So, you get yourself running with EverydayAGile and then once things are running smoothly you'll be in a good position to start experimenting with some of the more technical agile practices.  You'll continue to get better and more profitable.
After attending the workshop you will be ready to:
  • Explain both the business and the technical aspects of Agile software development to your colleagues, including why it is way more profitable for your business and for your customers and why it is more enjoyable for your development team.
  • Sell your first EverydayAgile project to one of your customers using the compelling offer you prepared during the course;
  • Deliver your first EverydayAgile project, using the approach taught in the course.
Making Agile stick: the money side
Earlier this year a colleague and I did a "therapy" session with a small software development company where the technical staff were slowly bankrupting their company in the name of technical "agile" perfection.  They were following all the rules they'd read about in some agile book but they couldn't produce code that was technically pure enough for them to ship.  The owner of the business was devastated because he couldn't invoice, his customers were leaving him and he didn't know how he was going to pay his staff their wages.  I imagine the author of the agile book would have been horrified.  
If you go down the agile road then you've got to make it a blatant financial success in order for it to stick.  
Here's the example (which I've tried to make as simple, fair and representative as possible but I don't know your numbers.  Why don't you try it with your own numbers?  What kind of productivity improvement would you need to achieve to double your profits?)
Imagine a small software development company which pays their development staff £300,000 a year, has £75,000 in other costs, and earns £500,000.  What's their profit?  £125,000.  Now imagine that this company found a way of preventing expensive rework – i.e. by using agile – which meant that they finish every project in two-thirds of the time they normally take.  If you've seen agile in action then you'll know that this is a reasonable saving and many projects will finish sooner.  How does this affect their profits?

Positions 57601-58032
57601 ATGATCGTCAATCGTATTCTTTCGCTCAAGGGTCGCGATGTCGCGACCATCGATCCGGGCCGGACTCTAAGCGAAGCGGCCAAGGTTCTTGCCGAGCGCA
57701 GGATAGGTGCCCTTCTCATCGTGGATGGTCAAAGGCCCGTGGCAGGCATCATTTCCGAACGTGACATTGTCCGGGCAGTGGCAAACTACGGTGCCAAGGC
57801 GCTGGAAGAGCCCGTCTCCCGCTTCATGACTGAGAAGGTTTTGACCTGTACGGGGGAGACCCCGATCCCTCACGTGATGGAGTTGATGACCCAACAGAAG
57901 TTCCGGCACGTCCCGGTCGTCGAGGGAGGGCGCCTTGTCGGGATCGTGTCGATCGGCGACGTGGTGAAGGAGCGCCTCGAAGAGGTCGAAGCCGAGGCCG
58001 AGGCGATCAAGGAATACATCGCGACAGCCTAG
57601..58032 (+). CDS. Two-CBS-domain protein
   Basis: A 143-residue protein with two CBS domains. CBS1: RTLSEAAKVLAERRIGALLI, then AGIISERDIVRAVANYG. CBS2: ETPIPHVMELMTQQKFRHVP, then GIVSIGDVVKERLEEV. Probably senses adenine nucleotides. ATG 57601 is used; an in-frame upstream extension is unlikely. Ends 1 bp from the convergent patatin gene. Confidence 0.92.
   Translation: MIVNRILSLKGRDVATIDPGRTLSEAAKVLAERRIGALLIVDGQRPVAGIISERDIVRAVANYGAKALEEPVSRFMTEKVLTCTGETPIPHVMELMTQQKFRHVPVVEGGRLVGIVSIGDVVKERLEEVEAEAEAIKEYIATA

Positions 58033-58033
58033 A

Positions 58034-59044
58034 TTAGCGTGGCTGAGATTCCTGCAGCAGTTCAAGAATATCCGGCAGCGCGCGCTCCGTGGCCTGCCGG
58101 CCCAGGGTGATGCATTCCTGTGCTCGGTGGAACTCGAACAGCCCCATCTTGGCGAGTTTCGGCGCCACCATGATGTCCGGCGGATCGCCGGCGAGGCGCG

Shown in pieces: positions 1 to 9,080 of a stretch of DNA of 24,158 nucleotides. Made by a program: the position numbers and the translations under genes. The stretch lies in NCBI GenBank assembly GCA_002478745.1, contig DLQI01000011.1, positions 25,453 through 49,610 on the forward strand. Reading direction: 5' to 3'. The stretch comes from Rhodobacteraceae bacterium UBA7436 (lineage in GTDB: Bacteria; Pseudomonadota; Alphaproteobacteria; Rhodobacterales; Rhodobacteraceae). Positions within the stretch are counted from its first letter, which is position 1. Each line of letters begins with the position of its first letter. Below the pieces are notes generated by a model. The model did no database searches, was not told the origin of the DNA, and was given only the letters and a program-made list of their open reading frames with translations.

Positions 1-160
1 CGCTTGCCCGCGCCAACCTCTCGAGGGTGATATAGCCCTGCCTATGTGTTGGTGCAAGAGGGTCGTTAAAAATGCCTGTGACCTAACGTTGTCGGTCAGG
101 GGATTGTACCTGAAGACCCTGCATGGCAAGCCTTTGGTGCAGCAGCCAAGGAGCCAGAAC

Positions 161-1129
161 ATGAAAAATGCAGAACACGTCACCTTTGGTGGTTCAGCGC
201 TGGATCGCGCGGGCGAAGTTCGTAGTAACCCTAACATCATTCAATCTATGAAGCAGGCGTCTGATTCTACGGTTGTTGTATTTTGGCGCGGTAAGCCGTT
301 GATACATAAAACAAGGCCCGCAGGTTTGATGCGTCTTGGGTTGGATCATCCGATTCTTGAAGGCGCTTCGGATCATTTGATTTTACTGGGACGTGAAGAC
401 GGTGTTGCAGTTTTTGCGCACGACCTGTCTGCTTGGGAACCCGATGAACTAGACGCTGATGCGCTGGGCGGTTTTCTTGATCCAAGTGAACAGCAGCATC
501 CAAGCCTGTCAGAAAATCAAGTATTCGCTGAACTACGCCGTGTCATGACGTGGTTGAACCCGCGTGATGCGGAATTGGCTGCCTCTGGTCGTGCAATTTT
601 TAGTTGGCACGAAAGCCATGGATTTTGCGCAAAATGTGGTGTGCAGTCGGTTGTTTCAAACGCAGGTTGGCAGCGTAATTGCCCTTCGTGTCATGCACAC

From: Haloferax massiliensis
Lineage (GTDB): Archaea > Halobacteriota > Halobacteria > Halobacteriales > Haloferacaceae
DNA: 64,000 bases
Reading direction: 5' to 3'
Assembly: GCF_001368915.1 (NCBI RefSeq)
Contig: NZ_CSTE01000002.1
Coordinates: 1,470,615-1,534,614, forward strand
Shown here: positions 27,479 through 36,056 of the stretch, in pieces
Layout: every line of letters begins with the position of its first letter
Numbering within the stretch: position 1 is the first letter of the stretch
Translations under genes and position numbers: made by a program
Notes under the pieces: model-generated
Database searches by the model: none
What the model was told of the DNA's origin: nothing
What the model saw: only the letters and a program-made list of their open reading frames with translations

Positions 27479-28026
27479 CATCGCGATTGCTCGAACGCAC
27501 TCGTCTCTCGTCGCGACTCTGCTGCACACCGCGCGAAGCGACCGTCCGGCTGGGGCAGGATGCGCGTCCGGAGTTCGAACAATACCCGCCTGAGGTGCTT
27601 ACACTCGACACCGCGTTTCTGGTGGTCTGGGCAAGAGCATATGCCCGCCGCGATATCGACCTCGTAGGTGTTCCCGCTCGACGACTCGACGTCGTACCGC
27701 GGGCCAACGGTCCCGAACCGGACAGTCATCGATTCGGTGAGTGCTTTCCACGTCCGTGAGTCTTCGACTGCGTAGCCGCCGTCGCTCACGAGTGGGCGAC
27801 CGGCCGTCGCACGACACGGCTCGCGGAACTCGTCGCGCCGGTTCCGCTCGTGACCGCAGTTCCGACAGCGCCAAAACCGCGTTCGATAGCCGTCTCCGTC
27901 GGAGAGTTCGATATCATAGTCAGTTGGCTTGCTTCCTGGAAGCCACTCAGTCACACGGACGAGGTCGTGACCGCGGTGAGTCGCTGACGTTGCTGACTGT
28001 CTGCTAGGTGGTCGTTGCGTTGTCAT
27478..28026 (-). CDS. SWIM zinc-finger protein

If each project takes only two-thirds of the previous effort then that amounts to a … 50% increase in capacity.  Does that surprise you?  It surprised me when I first figured it out a few years ago – I still double check the numbers.  This company can now do 18 months worth of projects in a year.  That's not bad.  Now let's say they keep their prices the same (their sales folk need a kick in the butt for not figuring out how to charge more – we'll cover this in the course) and they managed to sell half of the new found capacity.  That is another £125,000 cash flowing into their bank accounts and their new annual revenue figure is £625,000.  
But what's happened to their profits?  Their costs haven't changed (let's assume they didn't need to hire another sales person to sell the extra capacity) so their annual profit has risen to £250,000  (£625,000 - £375, 000).  That's double their previous profit of £125,000.  (And they still have a lot of spare capacity left to do even better.)
They could also have doubled their profits if they finished their projects in 80% of the time and sold all of the extra 25% capacity that generated.  All but the most negligently run agile projects can achieve that.
The course will be held in Edinburgh City Centre on the 27th and 28th of May and it will be limited to the first 8 people who sign-up.  It is specifically aimed at businesses which develop custom code for external customers*. The 2 day course costs £800+vat for the first person from each company (i.e. well less than 3 days worth of contract Java code) and £700+vat each for the second and third.  If, after the first morning, you decide that it's not going to work for you then feel free to head back to the office and I will happily refund your fees in full.  
Email me at if you'd like to know more.
If you know of anyone who might be interested in this workshop but isn't already making more money from "agile" then can you please forward it on to them?
Clarke Ching
079 2011 4893
* I will be running a different course for IT departments later in the summer.